Friday, Oct 31, 2014

The labour reform myth

It is not clear that the rigid law on retrenchment is always the binding constraint on manufacturing expansion. It is not clear that the rigid law on retrenchment is always the binding constraint on manufacturing expansion.
Written by Pranab Bardhan | Posted: August 23, 2014 1:16 am | Updated: August 23, 2014 8:35 am

By: Pranab Bardhan

Many economists and businessmen regard the reform of labour law as vital for the proposed revival of the manufacturing sector in India. In a widely noted move, the Rajasthan government has already taken a step towards amending Chapter VB of the Industrial Disputes Act (IDA), raising the exemption limit in the law that restricts laying off workers without government permission to firms with more than 300 workers. The Haryana government has also indicated similar intentions. Such experimentations at the state level, particularly when the implementation of labour laws is in the hands of state governments, is in principle a step in the right direction. But there are reasons to believe that if people expect big changes in output and employment simply as a result of such reforms, they may be in for a big disappointment.

First, it is not clear that the rigid law on retrenchment is always the binding constraint on manufacturing expansion. Take the highly labour-intensive garments industry, for example. A combined dataset (for formal-sector firms from the Annual Survey of Industries and informal-sector firms from the National Sample Survey) shows that about 92 per cent of garment firms in India have fewer than eight employees (the bunching of firms is around the eight-employee size, not the below-100-employee size, as one would have expected). Labour law cannot discourage an eight-employee firm from expanding to an 80-employee firm since Chapter VB of the IDA does not kick in until the firm reaches the size of 100 employees. So the binding constraints on the expansion of that eight-employee firm may have to do with inadequate credit and marketing opportunity, erratic power supply, wretched roads, bureaucratic regulations etc. There are good statistical studies by some economists which show that states with more rigid labour laws have had lower industrial growth and that labour laws can be a constraint. But these studies do not show that they are the only or even the main constraint. I do not know of a single statistical study or growth decomposition exercise in India that shows the relative dominance of the labour law constraint over other constraints. By constantly repeating the same objection about labour laws, some people may be barking up the wrong tree.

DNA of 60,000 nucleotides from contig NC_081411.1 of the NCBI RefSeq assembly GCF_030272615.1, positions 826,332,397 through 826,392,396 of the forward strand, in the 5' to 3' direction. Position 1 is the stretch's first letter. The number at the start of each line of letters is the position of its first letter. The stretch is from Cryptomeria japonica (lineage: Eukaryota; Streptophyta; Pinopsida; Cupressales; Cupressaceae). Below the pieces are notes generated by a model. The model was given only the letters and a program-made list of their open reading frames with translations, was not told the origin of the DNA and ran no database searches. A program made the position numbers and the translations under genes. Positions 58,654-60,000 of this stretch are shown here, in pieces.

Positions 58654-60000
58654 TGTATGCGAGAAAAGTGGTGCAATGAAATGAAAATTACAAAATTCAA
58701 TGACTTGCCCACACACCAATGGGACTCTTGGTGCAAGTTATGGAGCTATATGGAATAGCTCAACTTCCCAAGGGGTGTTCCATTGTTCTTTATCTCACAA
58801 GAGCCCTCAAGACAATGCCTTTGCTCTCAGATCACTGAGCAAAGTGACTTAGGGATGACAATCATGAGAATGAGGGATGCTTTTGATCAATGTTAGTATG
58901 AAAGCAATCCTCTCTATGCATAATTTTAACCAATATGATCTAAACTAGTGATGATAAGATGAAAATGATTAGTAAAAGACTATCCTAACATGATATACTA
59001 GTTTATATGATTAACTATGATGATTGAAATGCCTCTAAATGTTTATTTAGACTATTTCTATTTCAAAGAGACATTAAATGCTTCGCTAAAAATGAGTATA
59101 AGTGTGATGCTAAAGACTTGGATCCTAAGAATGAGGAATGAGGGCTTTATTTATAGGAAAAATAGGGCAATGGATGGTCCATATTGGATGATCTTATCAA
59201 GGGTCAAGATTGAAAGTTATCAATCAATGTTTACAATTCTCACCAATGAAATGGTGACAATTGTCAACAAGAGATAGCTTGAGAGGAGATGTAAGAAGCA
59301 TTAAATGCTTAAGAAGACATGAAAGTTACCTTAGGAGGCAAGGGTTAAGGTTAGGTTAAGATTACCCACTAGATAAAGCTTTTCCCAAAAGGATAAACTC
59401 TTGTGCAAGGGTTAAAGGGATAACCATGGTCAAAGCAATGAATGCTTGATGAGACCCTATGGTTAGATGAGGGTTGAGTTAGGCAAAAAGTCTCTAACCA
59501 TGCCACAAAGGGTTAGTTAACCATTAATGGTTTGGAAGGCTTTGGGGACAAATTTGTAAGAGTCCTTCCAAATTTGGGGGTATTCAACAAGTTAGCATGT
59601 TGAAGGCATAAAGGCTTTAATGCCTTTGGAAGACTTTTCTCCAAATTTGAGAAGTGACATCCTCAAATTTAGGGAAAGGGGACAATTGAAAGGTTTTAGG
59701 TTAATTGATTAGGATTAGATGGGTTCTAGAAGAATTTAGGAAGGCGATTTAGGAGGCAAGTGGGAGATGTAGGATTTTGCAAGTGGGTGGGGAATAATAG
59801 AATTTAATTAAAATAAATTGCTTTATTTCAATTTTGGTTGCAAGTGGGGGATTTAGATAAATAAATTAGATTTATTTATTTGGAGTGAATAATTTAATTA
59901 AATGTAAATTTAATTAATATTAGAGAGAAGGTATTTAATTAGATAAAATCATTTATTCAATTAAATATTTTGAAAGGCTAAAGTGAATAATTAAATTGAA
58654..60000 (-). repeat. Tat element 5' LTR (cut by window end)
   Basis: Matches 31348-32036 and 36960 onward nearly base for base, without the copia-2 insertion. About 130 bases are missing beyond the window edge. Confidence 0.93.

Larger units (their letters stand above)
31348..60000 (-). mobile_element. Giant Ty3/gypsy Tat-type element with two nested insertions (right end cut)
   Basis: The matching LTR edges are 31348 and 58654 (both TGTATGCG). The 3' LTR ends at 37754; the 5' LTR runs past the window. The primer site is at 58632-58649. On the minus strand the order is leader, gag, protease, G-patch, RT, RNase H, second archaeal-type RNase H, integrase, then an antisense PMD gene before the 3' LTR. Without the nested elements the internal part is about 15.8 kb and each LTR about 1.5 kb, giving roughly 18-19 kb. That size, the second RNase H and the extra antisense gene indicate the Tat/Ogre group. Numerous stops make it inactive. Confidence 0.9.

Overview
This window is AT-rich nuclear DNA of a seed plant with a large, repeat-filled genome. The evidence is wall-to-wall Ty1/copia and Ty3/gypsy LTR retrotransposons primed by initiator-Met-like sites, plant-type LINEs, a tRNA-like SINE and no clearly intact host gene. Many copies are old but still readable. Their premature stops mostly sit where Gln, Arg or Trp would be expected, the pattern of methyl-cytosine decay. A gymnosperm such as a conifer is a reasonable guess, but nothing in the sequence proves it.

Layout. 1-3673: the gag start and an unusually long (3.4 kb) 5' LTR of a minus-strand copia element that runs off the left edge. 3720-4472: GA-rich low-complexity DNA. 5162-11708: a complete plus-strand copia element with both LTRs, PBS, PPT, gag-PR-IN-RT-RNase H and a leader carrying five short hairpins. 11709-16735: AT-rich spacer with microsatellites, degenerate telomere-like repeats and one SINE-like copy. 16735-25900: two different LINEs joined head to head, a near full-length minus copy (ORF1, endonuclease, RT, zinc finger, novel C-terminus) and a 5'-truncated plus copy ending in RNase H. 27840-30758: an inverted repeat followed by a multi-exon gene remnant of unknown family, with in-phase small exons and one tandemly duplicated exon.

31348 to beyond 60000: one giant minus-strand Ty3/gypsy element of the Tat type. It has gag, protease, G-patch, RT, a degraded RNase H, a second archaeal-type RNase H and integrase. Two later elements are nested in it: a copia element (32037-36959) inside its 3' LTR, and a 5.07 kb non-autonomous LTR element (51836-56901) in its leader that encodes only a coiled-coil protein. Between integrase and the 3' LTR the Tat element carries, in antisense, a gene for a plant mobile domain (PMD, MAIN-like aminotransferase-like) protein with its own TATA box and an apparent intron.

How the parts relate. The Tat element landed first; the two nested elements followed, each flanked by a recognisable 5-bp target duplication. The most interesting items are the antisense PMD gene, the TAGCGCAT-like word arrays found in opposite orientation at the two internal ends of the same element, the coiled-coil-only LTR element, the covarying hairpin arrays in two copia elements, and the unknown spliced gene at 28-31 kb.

Second, Rajasthan is not the first state to relax Chapter VB. Gujarat relaxed it for special economic zones in 2004, Andhra Pradesh did so in 2006. Uttar Pradesh’s 1983 relaxation, which remained in force for 20 years, applied to the whole state — it raised the exemption limit to what Rajasthan is proposing now. I have not seen any serious study of the effects of these relaxations on job creation. Contrary to the recent election propaganda, the Gujarat model of development has not been particularly exemplary on continued…

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